There has been discussion on social media during the last two weeks about concerns over water quality as it relates to the city’s decision to accept and treat landfill leachate and deficiencies at the Pitman Creek Wastewater Treatment Plant (WWTP).
First, it is important to note that these are separate issues and should be treated as such. Furthermore, neither of these issues has any impact on the quality of our drinking water. Let me be clear: Water that comes from the tap in Somerset is safe and meets all state and federal quality guidelines. You can view our water quality report online anytime on the city’s website.
Leachate is liquid that is generated from water percolating through a solid waste disposal site, and must be treated properly before it is discharged into receiving waters or recycling. We began accepting and treating leachate, as discussed in public meetings, in 2019 as a way of generating additional revenue for the city. This revenue enables us to keep our rates as some of the lowest in the region. Leachate is processed at Pitman Creek WWTP within the parameters and testing guidelines of the Kentucky Division of Water. We remain in compliance for our treatment of this substance and monitor this highly regulated process closely.
Since I took office we have been working to fund, design and install a dewatering system using a screw press at Pitman Creek WWTP. A dewatering system is necessary to remove solids left behind from the treatment process. As documented many times over the last several years in public meetings, the city has been under a friendly agreed order from the Kentucky Division of Water since 2018 to add this system to our plant. The order stems from compliance issues that surfaced in 2016. We need the dewatering system to regulate levels of contaminants, like Escherichia coli (E. coli), more effectively and efficiently.
When I was elected, we immediately began complying with this order and have since secured a low-interest Kentucky Infrastructure Authority loan and a multimillion-dollar Economic Development Administration grant to fund the project. It has been an enormous challenge, but I am proud to say we have tackled it head-on.
Had compliance issues from 2016 been addressed with urgency, we would likely be in a much different situation. Still yet, had these issues ever posed a significant public safety risk, neither the Kentucky Division of Water nor the Environmental Protection Agency (EPA) would have afforded us the time to make these upgrades happen — and likely would have assessed heavy fines.
Of even greater significance is the fact that had either of these organizations had any concern about our plant processing leachate knowing it is under this agreed order, they wouldn’t have allowed it to happen. These entities are in the business of protecting the environment and public safety.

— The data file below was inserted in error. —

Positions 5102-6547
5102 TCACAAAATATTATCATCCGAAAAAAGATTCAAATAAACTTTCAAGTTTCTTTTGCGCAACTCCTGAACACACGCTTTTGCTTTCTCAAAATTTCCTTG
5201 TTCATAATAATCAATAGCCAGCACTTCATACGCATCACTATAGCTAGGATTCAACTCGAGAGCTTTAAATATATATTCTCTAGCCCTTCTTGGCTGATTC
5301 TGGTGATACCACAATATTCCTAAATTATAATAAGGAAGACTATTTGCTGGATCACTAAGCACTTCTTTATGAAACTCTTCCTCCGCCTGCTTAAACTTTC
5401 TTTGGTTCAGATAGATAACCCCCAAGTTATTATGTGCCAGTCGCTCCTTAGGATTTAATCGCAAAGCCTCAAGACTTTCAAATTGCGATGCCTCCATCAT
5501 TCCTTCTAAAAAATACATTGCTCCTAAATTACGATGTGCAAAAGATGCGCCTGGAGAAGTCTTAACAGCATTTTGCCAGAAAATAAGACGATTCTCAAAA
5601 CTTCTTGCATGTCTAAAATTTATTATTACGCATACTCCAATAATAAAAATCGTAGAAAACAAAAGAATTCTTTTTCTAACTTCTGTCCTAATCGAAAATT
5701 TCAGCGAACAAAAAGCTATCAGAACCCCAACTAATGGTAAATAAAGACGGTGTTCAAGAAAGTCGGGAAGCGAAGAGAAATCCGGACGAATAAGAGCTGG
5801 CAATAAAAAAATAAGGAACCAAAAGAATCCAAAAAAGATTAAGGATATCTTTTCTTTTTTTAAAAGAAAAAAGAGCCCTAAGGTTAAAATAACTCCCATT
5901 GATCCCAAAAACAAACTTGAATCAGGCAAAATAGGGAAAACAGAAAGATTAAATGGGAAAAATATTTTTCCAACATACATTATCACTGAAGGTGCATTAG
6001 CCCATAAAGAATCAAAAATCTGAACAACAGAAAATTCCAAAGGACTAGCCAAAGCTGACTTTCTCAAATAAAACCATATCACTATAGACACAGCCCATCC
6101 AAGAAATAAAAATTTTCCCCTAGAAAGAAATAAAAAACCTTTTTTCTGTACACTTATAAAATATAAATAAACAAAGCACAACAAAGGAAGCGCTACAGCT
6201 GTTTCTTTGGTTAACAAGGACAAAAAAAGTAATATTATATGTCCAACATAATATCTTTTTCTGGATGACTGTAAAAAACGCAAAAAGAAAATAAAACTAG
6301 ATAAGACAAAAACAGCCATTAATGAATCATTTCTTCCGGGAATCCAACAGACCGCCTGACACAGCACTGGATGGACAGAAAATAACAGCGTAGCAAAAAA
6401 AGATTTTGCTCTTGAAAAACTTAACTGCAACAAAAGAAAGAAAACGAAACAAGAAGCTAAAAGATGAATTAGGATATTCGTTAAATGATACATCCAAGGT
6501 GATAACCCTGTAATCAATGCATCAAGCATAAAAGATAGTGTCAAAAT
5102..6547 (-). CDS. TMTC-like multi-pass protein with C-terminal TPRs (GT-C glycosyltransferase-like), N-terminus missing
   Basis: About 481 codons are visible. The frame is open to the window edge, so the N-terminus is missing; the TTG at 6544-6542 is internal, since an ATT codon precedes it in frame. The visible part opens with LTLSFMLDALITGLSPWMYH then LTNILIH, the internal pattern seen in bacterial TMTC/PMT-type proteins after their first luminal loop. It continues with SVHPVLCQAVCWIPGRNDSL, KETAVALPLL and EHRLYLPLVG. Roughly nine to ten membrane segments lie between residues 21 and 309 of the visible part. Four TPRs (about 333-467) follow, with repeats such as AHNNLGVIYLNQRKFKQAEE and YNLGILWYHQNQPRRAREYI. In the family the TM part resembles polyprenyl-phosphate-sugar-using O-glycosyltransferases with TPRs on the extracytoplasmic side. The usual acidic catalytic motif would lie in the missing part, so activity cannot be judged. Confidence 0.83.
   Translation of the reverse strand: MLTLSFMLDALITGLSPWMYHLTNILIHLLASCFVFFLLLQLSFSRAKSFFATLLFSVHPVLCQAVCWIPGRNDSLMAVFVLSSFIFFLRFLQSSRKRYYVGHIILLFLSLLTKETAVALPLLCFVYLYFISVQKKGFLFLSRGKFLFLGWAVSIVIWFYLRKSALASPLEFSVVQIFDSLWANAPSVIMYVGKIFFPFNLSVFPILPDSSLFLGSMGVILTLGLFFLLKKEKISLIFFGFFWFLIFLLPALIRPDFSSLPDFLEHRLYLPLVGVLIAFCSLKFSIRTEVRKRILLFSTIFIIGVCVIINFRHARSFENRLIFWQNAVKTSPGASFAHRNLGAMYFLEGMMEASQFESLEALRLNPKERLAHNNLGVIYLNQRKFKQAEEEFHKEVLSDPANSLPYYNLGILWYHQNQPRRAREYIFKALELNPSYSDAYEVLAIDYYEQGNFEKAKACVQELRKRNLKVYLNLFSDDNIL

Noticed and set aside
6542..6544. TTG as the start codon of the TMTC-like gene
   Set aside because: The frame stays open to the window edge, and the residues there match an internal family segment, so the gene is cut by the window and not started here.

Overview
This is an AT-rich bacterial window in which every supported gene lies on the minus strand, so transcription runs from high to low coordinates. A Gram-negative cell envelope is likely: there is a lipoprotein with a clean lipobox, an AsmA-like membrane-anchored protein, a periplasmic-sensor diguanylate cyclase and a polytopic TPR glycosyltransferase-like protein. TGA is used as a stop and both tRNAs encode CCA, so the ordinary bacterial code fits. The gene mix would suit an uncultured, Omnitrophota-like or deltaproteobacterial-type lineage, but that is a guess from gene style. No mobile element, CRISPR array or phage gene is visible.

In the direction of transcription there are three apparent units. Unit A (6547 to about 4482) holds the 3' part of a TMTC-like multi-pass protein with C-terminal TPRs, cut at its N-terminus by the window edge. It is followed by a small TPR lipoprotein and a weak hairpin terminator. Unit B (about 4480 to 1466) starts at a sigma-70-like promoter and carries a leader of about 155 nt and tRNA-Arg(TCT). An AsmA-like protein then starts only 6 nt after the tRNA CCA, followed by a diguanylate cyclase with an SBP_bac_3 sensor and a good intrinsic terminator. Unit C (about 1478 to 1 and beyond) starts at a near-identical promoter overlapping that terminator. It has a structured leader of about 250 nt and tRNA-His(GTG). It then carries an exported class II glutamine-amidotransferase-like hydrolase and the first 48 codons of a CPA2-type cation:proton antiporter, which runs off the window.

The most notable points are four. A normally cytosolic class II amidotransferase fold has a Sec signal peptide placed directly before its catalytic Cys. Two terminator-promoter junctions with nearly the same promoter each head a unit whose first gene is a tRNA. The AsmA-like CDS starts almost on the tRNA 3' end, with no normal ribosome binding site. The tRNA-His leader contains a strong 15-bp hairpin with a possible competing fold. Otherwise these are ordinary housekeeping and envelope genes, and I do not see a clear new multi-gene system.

Our dewatering system is almost fully designed and will go out for bid this summer. The hopeful completion date is the following summer. In the interim, we have outsourced removal of solids to help alleviate these issues.
The claim that leachate can be tied directly to increases in E. coli in Pitman Creek is unfounded. Veiled concerns about hexavalent chromium, a harmful chemical, in Pitman Creek’s output are also invalid. Hexavalent chromium levels have been so low when tested at Pitman Creek during the last three years that they do not even meet the minimum state recordable limit.
We monitor and test our outflows into Pitman Creek daily according to state guidelines. We have done that throughout this process — before and after accepting leachate — and will continue to do so. Pitman Creek has dozens of other output sources. It was designated as an impaired waterway by the EPA in 2008 — well before the challenges at our WWTP began — due to a number of factors, including farm animals, industrial output and municipal point discharge. When tested, E. coli is present up and downstream at varying levels. As a reminder, the Pitman Creek WWTP is just one of many sources of output in Pitman Creek. Many of those sources are not regulated like ours.
The City of Somerset is borrowing up to $4.5 million to fix this ongoing challenge and likely spending a total of nearly $8 million, all on problems that were created nearly six years ago. Those problems are thankfully now being addressed by our administration and have no impact on our ability to accept and treat leachate. We will continue to accept leachate at the Pitman Creek WWTP at the levels the state approves us to treat it, and by the guidelines the state sets for us. We are doing so in a safe manner. Public safety is our top priority, and we would never knowingly do anything to put our residents at risk.